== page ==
There is no doubt about it: Phnom Penh is one crazy city.
Imagine a place where French colonial villas meet gems of Khmer architecture, where a non-stop parade of motorbikes flood the streets and the makings of a modern metropolis collide with small town grit and hospitality. Phnom Penh is all this and much more. Located at the meeting point of the Mekong, Bassac and Tonle Sap rivers, this bustling Cambodian capital was once known as the Pearl of Asia and today has a wealth of offerings for its visitors, from history old and new to a diversity of markets, nightlife and of course – gastronomy. When we docked in the middle of the Mekong last night, we had a beautiful view over the city skyline, which was dotted with tall glass buildings and lined with lively restaurants, cafes and bars. Right then, I could already tell that Phnom Penh would be one of the most vibrant destinations so far of our Mekong cruise.
With only one day to experience the city, we had a packed itinerary that would take us through a rollercoaster ride of Phnom Penh’s most popular sights. Disembarking the Toum Tiou I, we were greeted with our ride for the day: a bright pink mini-bus packed with ice cold water bottles, air conditioning and comfy seats. From here, we were whisked off to our first stop of the day: the Cambodian Royal Palace, which still functions as the residence of Cambodian monarch King Sihamoni. Built in the 1860s, this multi-building complex is one of the most recognizable sights in Phnom Penh, with its beautiful classic Khmer design and perfectly manicured gardens, which offer a peaceful escape from Phnom Penh’s city bustle. While half the complex is sealed from the public, we were able to explore two of the palace’s most significant structures: the Throne Room (still used today for important meetings and royal events) and the Silver Pagoda (whose floor is sumptuously covered in over 5,000 silver tiles):
After walking in the footsteps of Cambodian royalty, we continued our day with a visit to the National Museum of Cambodia, the largest museum in the country dedicated to cultural history. Its whimsical terracotta structure houses over 14,000 items, making it one of the biggest collections of Khmer art in the world. Many of the most significant statues discovered at the temples of Angkor can be found here, along with other stone, ceramic, bronze and wood treasures representing over 1,000 years of Cambodian history. My favourite part of the visit however was the beautiful courtyard found in the centre of the museum, complete with tranquil koi ponds, perfectly trimmed shrubs and plenty of flowers:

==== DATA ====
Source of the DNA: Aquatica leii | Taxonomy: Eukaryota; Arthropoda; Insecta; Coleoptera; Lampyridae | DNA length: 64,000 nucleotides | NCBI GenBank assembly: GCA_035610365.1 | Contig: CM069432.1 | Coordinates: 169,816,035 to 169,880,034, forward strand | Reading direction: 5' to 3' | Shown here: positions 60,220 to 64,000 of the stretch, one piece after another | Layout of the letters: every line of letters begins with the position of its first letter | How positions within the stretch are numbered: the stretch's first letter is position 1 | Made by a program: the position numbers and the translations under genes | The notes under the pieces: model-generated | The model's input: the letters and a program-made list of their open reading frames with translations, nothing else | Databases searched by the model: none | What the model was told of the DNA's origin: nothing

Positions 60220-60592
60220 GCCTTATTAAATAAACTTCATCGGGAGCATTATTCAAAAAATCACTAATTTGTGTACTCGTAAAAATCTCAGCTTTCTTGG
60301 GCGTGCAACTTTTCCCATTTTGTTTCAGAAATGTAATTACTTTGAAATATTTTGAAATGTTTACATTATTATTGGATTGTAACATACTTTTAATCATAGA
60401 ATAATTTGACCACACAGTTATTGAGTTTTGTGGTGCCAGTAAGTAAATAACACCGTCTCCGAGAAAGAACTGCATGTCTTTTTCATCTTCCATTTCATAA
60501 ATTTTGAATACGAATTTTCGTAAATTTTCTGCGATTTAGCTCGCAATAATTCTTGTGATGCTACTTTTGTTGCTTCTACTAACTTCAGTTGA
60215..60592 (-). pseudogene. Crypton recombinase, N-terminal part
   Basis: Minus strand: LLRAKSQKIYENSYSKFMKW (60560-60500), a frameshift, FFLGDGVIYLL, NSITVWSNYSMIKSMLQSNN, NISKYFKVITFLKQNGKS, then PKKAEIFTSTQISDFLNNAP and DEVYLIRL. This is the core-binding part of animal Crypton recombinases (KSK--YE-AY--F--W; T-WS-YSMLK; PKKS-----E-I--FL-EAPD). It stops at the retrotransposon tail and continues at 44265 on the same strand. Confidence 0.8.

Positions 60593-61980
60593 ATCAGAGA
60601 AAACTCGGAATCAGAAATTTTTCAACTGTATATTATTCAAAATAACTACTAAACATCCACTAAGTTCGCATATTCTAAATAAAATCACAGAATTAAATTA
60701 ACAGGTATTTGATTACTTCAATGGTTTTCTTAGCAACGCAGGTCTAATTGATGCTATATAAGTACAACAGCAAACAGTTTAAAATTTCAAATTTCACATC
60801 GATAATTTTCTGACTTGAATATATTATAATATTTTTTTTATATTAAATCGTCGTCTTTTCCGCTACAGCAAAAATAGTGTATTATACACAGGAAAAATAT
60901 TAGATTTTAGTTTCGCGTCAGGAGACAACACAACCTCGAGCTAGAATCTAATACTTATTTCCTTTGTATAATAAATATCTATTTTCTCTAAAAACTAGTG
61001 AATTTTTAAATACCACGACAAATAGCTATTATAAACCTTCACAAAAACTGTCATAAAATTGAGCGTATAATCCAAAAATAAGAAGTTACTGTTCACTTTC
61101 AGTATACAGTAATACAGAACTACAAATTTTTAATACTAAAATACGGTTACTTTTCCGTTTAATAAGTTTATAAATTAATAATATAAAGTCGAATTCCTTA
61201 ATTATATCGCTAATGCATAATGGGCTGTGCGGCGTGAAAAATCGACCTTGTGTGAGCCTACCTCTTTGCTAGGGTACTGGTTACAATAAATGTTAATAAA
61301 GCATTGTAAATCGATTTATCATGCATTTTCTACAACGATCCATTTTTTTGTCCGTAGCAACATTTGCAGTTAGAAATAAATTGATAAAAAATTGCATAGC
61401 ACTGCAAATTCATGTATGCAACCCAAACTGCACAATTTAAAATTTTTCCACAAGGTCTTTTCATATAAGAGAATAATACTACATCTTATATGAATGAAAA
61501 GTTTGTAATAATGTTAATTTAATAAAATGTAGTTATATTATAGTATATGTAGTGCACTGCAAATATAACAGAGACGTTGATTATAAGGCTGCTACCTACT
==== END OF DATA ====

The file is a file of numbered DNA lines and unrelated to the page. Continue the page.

For lunch, we indulged our senses at a beautiful local restaurant known as the Titanic. With an open-air layout overlooking the Mekong, gentle music drifting in the background and even a Khmer dancer performing while we ate, the ambiance was unbeatable. The food of course was beautifully presented and prepared, with a set menu of Khmer favourites like skewered chicken, curried meats and sweet colourful pudding:
After lunch, we made our way to the Tuol Sleng Genocide Museum, housed in a former high school-turned detention centre, which saw 20,000 prisoners held and executed from 1975-1979. This centre, once known as Security Prison 21 (S21), was one of over 150 prison/interrogation centres found in Cambodia during the reign of the Khmer Rouge. It stands today as a memorial for the thousands that were executed, and also as a harrowing reminder of Cambodia’s dark past. Throughout the complex, you’ll find four main buildings holding former cells, galleries of photographs and various memorabilia, including instruments of torture that were once used on prisoners. Because the prison kept detailed records, the gruesome reality of its operation is well known and documented. Outside in the courtyard, we even got the opportunity to meet one of the centre’s few survivors. It certainly wasn’t an easy visit, but nonetheless a moving, powerful and eye-opening experience.
We capped off our time in Phnom Penh with a visit to one of the city’s busiest markets: the Russian Market, so-named for its popularity in the 80s among Russian visitors and expats. Like many of the markets we’ve visited, entering the Russian Market was like launching yourself in a never-ending labyrinth of stalls selling everything from handicrafts and clothing to motorcycle parts and fresh produce. Strikingly, this market seemed much more relaxed and geared towards locals, with a nonchalant attitude emanating from the vendors, who preferred to chat among themselves rather than push visitors to buy their goods. It must have been reverse psychology well at work, because I ended up buying more than I have this whole trip, leaving with a big bag of souvenirs to take home. With this last shopping stop, our time in Phnom Penh had come to an end, and we were treated to a scenic bus ride back to the boat before saying goodbye to this crazy city for the last time.
Tomorrow, we will be leaving Cambodia and crossing the border to Vietnam. While the thought of leaving this amazing country fills me with a heavy heart, I have heard so many incredible things about Vietnam that it’s impossible to not feel a little excited.
Update you soon!